Native lawmakers blast Montana governor after bison plan dropped
BILLINGS, Mont. — Native American lawmakers criticized Montana Gov. Greg Gianforte over his recent decision to scrap a bison management plan that would have allowed the wild animals to be restored in more areas of the state.
Members of the Legislature's American Indian caucus said they should have been consulted before Gianforte canceled the plan, citing opposition from ranchers.
Bison, also known as buffalo, have deep historical meaning for Plains Indian tribes that once depended on the animals for food, clothing and other necessities. Bison were driven to near-extinction by settlers in the late 1800s.
Efforts to restore the animals outside of Yellowstone National Park have long met resistance from agricultural interests. Bison in sufficient numbers could compete with cattle for grazing space on public lands. Ranchers also have raised worries about a disease carried by Yellowstone bison called brucellosis, although no transmissions from bison to cattle have been recorded.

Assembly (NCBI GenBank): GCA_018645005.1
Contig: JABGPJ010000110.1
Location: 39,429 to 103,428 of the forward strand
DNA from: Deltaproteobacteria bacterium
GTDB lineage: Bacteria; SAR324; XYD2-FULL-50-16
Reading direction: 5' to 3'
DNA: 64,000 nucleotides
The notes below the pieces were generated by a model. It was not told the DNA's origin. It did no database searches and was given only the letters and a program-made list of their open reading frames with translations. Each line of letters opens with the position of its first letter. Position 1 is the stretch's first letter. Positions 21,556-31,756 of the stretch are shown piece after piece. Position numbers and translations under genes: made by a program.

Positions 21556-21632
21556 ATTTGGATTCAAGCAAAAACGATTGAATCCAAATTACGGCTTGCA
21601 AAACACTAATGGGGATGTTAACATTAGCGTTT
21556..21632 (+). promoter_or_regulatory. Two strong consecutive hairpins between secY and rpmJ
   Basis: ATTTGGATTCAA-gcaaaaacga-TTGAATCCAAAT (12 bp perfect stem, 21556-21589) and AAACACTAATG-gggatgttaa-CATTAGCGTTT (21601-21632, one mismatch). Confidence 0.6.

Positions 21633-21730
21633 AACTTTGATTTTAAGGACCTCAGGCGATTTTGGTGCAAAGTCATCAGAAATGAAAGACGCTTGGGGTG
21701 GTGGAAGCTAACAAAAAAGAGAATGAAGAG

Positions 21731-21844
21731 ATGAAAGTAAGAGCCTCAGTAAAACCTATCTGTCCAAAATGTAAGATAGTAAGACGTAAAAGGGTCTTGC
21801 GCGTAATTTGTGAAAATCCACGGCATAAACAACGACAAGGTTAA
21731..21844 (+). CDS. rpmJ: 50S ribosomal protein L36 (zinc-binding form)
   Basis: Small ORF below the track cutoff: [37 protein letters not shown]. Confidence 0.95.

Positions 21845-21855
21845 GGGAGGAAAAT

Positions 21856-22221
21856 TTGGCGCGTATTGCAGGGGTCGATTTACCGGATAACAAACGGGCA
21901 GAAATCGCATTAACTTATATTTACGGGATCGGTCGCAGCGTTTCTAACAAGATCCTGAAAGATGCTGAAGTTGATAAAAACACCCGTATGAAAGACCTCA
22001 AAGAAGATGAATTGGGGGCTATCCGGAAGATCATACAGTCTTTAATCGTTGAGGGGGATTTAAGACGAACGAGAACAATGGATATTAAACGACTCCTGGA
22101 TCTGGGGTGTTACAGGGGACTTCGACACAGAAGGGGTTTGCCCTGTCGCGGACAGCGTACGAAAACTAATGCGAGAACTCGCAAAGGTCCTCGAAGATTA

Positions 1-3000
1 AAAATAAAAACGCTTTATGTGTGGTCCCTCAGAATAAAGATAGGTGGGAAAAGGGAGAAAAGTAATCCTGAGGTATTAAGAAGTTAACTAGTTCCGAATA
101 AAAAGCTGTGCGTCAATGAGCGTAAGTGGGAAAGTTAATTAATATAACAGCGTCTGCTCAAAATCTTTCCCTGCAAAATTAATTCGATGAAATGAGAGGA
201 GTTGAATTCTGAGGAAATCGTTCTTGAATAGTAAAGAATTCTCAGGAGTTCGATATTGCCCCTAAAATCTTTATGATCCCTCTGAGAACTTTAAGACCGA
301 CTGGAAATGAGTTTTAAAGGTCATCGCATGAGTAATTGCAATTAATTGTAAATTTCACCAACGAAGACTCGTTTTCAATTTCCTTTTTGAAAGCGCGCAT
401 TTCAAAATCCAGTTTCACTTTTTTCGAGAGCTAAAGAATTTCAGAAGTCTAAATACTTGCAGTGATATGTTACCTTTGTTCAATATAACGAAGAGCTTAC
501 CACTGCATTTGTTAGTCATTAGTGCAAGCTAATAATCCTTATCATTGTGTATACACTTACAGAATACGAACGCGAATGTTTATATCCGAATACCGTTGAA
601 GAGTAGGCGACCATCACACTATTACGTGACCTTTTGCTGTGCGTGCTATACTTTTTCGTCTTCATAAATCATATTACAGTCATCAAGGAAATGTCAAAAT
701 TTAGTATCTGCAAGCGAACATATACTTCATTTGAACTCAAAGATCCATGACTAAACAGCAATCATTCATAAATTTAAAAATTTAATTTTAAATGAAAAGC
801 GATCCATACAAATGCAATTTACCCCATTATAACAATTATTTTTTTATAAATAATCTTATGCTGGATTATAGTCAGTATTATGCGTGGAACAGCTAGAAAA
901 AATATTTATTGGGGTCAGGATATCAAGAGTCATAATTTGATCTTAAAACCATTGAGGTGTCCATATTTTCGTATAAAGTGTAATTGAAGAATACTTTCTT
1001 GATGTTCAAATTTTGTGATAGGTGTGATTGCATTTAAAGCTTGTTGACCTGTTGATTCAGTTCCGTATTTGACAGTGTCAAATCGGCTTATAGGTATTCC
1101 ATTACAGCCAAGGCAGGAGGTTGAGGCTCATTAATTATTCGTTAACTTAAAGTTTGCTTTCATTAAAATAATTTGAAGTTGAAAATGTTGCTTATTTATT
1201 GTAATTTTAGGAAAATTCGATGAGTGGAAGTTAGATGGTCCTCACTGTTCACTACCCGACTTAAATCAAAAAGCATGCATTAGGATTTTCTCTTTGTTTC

The bison management plan scrapped by Gianforte, a Republican, had been in the works for almost a decade when it was adopted last year by his Democratic predecessor, Steve Bullock.
Gianforte said that he was ending the plan after state officials reached a March 22 settlement with a property owners group that had challenged the management framework in state court. The settlement blocked wildlife officials from adopting any similar bison restoration plan for the next 10 years.
“We were blindsided by this administration’s decision,” Rep. Sharon Stewart-Peregoy, a Democrat from Crow Agency and Indian caucus chairwoman, said in a statement. “We read about the governor’s decision in the newspaper. That’s not a government-to-government relationship. We expect better.”
Gianforte spokeswoman Brooke Stroyke did not immediately respond to the criticism.
Recently, a group of tribes and conservation groups asked Gianforte to veto two bills that opponents say would make it more difficult to reintroduce bison to areas they once roamed. One measure would let county officials block bison reintroductions, and the other would treat bison in some instances as livestock instead of wild animals.